Voyager Captures A Plasma Bubble on Uranus!

Apr 2, 2020 By Aaditi P., Writer
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Who knew that an almost unheard whisper captured by the Voyager 2 spacecraft over three decades ago was actually the release of gas from a giant planet? 

Recently, NASA space physicists Gina DiBraccio and Dan Gershman were poring over 45 hours of recordings captured by Voyager 2 in 1986.

They discovered an interesting “hiccup” in the data collected by the spacecraft on its journey around Uranus. This “hiccup” turned out to be a giant mass of hydrogen gas released by the ice giant.

Further observation led the physicists to conclude that it was an electrically charged bubble of gas known as a plasmoid. The release of plasmoids is one of the steps in the process of the planet shedding its atmosphere--similar to many other celestial bodies.

An “Escaping Atmosphere”

Planets and other heavenly bodies shed their atmospheres regularly - even Earth loses hundreds of tons of its atmosphere every day! This eerie phenomenon is known as an atmospheric escape

PlasmoidLong ago, Mars used to be a warm, wet planet, but after over four billion years of slowly losing its atmosphere, it became the dry, desolate body that we see today.

One of the main reasons for this phenomenon is the magnetic field of a planet. Magnetic fields are produced because the planet's core -- such as our Earth's core -- is made up of molten and solid iron. This magnetic field helps protect the planet's atmosphere in some ways, such as protecting it from the sun’s harsh solar winds. However, it can also quicken atmospheric escape by getting “tangled.”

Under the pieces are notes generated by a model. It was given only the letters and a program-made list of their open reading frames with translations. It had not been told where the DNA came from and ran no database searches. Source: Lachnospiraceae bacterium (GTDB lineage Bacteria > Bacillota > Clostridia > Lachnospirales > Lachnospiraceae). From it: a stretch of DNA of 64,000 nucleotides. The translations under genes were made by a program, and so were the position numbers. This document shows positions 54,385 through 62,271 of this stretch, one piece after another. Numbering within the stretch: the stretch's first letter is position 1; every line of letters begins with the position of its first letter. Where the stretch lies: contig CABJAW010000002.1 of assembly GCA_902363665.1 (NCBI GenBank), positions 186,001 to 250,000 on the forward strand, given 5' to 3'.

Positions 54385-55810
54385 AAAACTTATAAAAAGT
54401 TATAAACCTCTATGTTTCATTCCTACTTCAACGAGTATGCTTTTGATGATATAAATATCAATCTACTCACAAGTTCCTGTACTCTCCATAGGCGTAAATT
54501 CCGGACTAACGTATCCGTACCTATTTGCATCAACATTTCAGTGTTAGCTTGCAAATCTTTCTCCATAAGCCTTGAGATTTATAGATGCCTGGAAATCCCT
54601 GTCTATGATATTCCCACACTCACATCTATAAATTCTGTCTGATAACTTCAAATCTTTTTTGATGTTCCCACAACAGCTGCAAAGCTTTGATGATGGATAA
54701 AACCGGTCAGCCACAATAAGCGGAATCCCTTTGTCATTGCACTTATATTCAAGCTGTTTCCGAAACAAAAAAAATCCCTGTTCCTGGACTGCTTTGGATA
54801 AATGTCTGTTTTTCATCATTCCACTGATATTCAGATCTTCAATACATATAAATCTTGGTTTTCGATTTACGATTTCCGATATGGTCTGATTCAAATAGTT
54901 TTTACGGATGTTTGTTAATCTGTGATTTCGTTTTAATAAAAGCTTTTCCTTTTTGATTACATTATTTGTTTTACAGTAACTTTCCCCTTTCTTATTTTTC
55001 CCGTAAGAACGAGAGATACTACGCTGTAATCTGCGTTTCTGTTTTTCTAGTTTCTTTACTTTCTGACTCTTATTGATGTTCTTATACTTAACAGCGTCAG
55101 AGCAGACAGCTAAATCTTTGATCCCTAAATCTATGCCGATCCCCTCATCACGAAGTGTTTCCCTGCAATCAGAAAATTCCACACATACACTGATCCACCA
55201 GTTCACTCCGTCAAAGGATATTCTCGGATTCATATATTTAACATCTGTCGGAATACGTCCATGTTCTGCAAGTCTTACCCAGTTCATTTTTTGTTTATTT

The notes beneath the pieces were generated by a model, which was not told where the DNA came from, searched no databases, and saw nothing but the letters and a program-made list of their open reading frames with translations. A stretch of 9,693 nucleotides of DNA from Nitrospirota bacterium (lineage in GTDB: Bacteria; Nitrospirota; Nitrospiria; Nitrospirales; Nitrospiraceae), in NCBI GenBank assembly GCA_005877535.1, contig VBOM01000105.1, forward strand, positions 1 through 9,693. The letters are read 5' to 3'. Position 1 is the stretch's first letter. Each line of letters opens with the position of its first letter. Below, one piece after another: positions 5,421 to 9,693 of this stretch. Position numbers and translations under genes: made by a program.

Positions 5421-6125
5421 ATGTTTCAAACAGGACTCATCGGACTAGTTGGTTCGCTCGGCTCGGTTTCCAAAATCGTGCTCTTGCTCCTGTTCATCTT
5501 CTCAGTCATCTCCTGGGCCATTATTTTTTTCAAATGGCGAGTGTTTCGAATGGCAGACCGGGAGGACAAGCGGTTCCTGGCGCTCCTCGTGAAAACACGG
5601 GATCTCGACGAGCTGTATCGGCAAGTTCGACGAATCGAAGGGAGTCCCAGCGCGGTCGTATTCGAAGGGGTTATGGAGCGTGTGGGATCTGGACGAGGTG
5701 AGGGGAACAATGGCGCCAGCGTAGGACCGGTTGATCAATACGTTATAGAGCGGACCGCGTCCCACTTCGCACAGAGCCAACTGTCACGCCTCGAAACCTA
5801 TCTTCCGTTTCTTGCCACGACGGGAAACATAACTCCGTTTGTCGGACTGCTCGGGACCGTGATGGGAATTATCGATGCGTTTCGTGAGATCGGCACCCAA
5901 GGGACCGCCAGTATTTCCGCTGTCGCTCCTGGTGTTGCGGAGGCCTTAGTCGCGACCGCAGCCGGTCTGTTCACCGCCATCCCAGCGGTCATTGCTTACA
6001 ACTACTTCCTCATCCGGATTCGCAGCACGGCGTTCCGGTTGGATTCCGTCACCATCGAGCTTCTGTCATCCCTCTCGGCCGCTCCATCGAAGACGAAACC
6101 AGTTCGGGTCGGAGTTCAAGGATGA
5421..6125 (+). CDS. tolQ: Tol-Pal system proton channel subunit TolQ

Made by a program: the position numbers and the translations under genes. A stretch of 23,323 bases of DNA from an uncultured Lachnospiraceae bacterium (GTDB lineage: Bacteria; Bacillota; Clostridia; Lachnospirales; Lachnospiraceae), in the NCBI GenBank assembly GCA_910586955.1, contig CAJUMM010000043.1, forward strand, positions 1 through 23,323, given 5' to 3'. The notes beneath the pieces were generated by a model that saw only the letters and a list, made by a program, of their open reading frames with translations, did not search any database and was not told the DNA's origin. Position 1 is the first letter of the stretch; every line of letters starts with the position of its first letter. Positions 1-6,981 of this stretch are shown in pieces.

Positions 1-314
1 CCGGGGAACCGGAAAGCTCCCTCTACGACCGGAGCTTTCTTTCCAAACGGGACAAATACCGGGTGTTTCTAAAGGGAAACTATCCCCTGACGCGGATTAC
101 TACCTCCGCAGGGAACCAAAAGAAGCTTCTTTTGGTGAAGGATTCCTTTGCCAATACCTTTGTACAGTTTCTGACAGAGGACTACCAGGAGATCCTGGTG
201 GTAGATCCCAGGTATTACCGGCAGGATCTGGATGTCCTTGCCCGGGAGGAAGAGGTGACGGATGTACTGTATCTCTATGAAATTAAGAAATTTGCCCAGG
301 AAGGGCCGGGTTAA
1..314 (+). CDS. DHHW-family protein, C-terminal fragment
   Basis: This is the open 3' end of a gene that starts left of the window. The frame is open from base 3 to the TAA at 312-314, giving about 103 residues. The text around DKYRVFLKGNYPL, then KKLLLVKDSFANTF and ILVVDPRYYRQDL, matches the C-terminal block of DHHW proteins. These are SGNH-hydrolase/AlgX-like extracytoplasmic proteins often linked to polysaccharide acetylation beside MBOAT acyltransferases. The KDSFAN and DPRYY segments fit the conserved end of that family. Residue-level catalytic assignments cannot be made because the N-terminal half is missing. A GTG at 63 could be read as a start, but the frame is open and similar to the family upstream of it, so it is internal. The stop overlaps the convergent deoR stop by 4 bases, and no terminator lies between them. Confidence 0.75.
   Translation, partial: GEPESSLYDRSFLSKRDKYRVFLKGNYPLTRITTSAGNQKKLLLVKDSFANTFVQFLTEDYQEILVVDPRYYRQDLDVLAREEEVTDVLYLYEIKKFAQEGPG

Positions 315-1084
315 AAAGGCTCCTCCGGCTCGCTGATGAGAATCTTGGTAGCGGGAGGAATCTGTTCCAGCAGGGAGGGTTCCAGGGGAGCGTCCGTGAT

When the magnetic field is disrupted or gets tangled, giant masses of the atmosphere can escape into space. This escape of the gaseous atmosphere due to magnetism has been observed from planets like Jupiter, Saturn, and Earth. Luckily, Earth isn’t expected to shed its atmosphere anytime in the near future thanks to its strong magnetic field.

What Happened On Uranus?

Uranus is made up of water, methane, and ammonia, swirling around a rocky core. Its atmosphere is made up of hydrogen, helium, and methane -- which gives the planet its blue color (more in our earlier article here).

Uranus is also an oddball planet with its poles tilted towards the Sun and a skewed magnetic field. Scientists believe this twisted magnetic field might have been responsible for pinching off a plasmoid of charged hydrogen particles -- this was observed as a 60-second anomaly in Voyager 2’s data.

What was unique about this 250,000-mile wide plasmoid was the cylindrical shape and smooth looped magnetic field. Scientists speculate that it was presumably thrown out of the atmosphere into space due to centrifugal, or “spinning,” forces that cause Uranus’s rotation. 

NASA is already looking into missions to planets in the outer reaches of our solar system. While this data may not be large, it is a step towards future space exploration of the ice giant, Uranus!

Sources: New York Times, NASA, CNN, Live Science, The Hill, University of Chicago